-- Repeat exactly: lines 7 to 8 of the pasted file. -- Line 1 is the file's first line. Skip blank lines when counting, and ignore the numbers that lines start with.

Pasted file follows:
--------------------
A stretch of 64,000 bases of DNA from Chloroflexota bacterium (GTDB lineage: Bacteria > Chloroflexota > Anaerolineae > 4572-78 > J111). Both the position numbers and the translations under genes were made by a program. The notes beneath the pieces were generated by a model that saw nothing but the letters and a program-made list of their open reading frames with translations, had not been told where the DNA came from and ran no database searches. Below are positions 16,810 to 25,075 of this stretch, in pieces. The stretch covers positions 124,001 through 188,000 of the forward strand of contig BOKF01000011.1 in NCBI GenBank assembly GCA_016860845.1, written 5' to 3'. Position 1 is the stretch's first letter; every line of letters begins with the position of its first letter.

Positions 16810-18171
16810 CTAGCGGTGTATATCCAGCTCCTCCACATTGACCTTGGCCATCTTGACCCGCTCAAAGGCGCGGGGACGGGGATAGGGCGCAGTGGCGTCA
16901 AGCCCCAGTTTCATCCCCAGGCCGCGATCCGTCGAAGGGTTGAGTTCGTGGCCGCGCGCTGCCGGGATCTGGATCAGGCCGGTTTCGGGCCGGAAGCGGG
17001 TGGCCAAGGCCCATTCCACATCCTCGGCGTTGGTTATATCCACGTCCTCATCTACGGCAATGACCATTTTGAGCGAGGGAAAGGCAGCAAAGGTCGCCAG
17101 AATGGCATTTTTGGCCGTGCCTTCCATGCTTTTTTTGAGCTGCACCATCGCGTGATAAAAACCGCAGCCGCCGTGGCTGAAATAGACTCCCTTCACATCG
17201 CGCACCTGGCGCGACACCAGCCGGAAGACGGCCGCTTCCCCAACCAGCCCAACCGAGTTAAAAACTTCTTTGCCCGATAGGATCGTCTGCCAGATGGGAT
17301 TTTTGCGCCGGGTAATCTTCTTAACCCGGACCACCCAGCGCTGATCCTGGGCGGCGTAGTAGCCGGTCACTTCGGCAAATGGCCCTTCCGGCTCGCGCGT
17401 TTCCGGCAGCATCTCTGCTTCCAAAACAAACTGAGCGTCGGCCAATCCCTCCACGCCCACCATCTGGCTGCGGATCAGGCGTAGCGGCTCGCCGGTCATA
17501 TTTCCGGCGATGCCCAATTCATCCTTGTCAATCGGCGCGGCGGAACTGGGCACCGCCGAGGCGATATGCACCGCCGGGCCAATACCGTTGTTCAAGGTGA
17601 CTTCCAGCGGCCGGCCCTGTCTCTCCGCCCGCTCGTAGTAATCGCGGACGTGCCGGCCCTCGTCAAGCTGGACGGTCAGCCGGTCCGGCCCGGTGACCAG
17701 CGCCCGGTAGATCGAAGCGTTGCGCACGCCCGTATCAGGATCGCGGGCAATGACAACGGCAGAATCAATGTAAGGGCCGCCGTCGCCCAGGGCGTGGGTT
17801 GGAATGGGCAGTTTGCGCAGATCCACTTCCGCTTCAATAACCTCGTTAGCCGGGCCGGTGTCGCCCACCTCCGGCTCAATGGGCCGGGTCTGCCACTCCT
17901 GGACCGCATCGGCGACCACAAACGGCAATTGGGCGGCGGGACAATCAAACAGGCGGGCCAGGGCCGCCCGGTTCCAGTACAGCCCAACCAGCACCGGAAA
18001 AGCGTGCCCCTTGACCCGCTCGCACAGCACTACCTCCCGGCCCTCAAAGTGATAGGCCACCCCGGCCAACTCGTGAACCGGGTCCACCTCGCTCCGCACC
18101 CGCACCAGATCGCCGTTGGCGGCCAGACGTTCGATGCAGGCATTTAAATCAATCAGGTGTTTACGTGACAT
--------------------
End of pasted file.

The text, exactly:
17201 CGCACCTGGCGCGACACCAGCCGGAAGACGGCCGCTTCCCCAACCAGCCCAACCGAGTTAAAAACTTCTTTGCCCGATAGGATCGTCTGCCAGATGGGAT
17301 TTTTGCGCCGGGTAATCTTCTTAACCCGGACCACCCAGCGCTGATCCTGGGCGGCGTAGTAGCCGGTCACTTCGGCAAATGGCCCTTCCGGCTCGCGCGT